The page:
José Marcos García, Cuba – Missiles

José Marcos García, Cuba – Missiles, ca. 1962

José Marcos García
1902 Cuesta de David, New Mexico – 1998 Albuquerque, New Mexico
Cuba – Missiles
ca. 1962
carved and treated pine
8 x 9 x 4 in.
Albuquerque Museum, gift of Peachy and Mark Levy, PC2014.28.4
photo by David Nufer

The fear of Nuclear annihilation stunned the world in early October 1962. In response to the placement of American immediate range nuclear weapons in Italy and Turkey that could reach all of the western U.S.S.R, Soviet Union leader, Nikita Khruschev sent nuclear missiles to Cuba. The presence of Russian attack missiles in Cuba and tensions between the United States and Cuba raised fear of a nuclear holocaust. An agreement was reached for the U.S. to remove the missiles from Italy and Turkey and for Khrushchev to remove missiles from Cuba.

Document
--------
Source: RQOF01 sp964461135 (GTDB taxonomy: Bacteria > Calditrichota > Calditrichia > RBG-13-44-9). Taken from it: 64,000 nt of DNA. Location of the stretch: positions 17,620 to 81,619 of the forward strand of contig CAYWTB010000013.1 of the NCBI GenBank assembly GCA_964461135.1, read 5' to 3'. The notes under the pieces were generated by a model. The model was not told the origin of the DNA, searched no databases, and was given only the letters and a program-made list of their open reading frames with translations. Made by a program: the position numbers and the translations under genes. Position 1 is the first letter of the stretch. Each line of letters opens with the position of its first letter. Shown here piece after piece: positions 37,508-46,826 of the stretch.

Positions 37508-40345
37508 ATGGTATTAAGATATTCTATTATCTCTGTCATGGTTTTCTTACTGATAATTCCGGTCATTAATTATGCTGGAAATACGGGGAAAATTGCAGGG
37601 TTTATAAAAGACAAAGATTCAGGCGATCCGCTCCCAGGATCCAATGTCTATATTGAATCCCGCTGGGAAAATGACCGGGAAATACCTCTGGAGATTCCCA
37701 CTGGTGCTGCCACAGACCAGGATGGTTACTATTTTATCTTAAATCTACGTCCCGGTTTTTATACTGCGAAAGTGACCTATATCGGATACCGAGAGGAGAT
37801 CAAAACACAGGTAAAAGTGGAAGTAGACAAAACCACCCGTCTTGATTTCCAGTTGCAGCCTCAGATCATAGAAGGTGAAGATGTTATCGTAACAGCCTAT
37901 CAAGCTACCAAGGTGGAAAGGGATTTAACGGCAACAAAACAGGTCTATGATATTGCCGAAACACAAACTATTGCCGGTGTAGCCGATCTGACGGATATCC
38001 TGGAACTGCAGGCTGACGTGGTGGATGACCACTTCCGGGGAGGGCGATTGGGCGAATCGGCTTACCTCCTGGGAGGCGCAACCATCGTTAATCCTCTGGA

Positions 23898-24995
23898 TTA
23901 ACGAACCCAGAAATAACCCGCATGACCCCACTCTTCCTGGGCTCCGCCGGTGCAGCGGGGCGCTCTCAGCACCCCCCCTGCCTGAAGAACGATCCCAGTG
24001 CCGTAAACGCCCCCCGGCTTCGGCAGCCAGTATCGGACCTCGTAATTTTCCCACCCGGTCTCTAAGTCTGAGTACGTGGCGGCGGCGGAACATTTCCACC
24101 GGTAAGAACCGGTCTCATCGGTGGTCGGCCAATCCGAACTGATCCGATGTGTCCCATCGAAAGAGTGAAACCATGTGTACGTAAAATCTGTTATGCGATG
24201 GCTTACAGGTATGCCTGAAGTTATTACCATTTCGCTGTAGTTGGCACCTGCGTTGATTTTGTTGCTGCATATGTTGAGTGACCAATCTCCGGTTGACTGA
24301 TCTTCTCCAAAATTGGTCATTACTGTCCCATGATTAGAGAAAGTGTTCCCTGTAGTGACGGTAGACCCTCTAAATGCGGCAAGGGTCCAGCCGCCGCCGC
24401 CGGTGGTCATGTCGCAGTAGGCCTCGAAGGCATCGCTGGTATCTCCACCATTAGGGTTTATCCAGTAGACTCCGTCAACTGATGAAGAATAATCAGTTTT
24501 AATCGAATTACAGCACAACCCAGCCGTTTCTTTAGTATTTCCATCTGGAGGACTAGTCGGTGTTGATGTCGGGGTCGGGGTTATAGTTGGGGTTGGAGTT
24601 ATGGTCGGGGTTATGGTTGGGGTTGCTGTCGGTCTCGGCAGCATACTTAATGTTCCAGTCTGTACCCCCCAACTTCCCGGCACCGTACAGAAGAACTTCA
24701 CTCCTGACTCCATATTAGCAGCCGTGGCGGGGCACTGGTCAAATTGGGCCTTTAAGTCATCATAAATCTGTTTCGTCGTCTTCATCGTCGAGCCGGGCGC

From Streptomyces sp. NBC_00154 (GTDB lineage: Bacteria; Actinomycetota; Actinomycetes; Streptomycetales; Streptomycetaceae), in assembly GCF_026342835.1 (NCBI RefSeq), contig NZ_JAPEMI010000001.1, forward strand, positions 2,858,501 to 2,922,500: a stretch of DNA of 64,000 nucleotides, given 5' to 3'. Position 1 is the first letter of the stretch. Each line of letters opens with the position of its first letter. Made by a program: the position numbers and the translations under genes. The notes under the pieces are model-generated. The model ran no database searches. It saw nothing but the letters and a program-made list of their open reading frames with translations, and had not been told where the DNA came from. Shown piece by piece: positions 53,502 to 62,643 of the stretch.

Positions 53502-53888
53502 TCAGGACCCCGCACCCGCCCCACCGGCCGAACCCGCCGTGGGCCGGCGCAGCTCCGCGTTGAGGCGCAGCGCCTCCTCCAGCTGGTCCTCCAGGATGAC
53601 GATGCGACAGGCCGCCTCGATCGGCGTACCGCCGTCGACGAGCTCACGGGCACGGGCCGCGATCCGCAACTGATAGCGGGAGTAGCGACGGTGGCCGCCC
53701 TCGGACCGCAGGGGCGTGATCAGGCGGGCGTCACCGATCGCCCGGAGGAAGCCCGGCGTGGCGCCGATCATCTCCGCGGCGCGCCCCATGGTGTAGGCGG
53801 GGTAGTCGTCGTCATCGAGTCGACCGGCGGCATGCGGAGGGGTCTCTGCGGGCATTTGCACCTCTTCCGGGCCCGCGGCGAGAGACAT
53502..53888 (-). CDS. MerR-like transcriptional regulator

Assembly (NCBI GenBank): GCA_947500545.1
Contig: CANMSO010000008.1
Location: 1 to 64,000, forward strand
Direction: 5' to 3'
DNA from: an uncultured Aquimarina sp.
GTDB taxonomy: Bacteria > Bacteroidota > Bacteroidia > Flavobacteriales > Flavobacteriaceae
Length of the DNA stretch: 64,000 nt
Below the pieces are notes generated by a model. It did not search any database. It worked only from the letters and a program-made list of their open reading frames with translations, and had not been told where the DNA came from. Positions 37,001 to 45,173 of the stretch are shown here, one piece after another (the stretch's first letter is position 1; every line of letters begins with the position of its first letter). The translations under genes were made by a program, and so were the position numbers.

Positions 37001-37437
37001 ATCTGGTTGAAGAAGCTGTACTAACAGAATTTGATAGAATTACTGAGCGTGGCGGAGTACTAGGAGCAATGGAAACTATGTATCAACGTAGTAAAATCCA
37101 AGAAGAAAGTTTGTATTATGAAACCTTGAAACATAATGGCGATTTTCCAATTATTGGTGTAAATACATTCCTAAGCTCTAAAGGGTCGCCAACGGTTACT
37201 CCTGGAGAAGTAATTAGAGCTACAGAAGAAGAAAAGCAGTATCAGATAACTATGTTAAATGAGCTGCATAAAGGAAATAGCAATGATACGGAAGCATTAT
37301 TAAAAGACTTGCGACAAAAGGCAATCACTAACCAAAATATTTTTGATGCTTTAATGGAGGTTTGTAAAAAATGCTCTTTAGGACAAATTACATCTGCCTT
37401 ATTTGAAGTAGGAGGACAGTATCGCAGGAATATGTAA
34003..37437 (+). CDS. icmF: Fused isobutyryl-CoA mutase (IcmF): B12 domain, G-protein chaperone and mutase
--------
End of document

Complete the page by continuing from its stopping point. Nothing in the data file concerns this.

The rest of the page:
José Marcos García, who signed his carved sculptures simply “Marco,” responded to the crisis with a sculpture showing Khrushchev removing weapons from Cuba. The sculpture depicts Fidel Castro protesting Cuba’s circumstance of being left alone to stand up to the United States.